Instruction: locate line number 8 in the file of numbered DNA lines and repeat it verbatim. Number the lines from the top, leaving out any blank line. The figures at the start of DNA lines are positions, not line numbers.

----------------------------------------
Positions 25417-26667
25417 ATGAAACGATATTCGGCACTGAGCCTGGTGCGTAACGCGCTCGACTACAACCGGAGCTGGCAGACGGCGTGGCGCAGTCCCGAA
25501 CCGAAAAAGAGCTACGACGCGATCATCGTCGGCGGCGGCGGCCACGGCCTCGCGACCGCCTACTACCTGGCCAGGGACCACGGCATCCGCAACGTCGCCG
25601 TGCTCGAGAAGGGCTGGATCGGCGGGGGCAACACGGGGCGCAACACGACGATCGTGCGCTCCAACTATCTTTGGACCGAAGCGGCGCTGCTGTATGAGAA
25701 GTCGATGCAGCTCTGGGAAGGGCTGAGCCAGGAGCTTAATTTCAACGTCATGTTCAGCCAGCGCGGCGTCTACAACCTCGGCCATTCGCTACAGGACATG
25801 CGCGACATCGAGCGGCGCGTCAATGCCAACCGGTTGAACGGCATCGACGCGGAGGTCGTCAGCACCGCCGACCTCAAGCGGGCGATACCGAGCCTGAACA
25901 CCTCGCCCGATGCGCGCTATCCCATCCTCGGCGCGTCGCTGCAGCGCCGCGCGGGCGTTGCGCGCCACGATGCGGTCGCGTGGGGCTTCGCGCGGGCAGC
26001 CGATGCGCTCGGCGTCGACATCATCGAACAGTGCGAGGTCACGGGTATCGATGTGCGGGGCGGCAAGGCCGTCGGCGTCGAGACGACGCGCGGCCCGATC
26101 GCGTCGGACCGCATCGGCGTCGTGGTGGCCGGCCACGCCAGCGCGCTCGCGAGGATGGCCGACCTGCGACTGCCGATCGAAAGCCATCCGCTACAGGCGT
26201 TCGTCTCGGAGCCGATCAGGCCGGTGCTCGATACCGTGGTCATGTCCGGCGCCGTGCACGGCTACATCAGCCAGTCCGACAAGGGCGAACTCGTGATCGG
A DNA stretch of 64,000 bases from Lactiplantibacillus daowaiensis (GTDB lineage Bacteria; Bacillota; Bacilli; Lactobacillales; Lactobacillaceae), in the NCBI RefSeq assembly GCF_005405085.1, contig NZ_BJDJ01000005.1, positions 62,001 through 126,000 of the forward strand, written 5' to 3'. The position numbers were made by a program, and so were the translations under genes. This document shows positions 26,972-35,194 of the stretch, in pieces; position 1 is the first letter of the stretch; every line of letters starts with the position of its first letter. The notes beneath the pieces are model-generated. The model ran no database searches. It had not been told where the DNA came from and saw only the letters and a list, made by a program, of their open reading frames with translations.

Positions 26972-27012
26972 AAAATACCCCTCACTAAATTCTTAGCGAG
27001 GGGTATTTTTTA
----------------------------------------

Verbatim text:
26001 CGATGCGCTCGGCGTCGACATCATCGAACAGTGCGAGGTCACGGGTATCGATGTGCGGGGCGGCAAGGCCGTCGGCGTCGAGACGACGCGCGGCCCGATC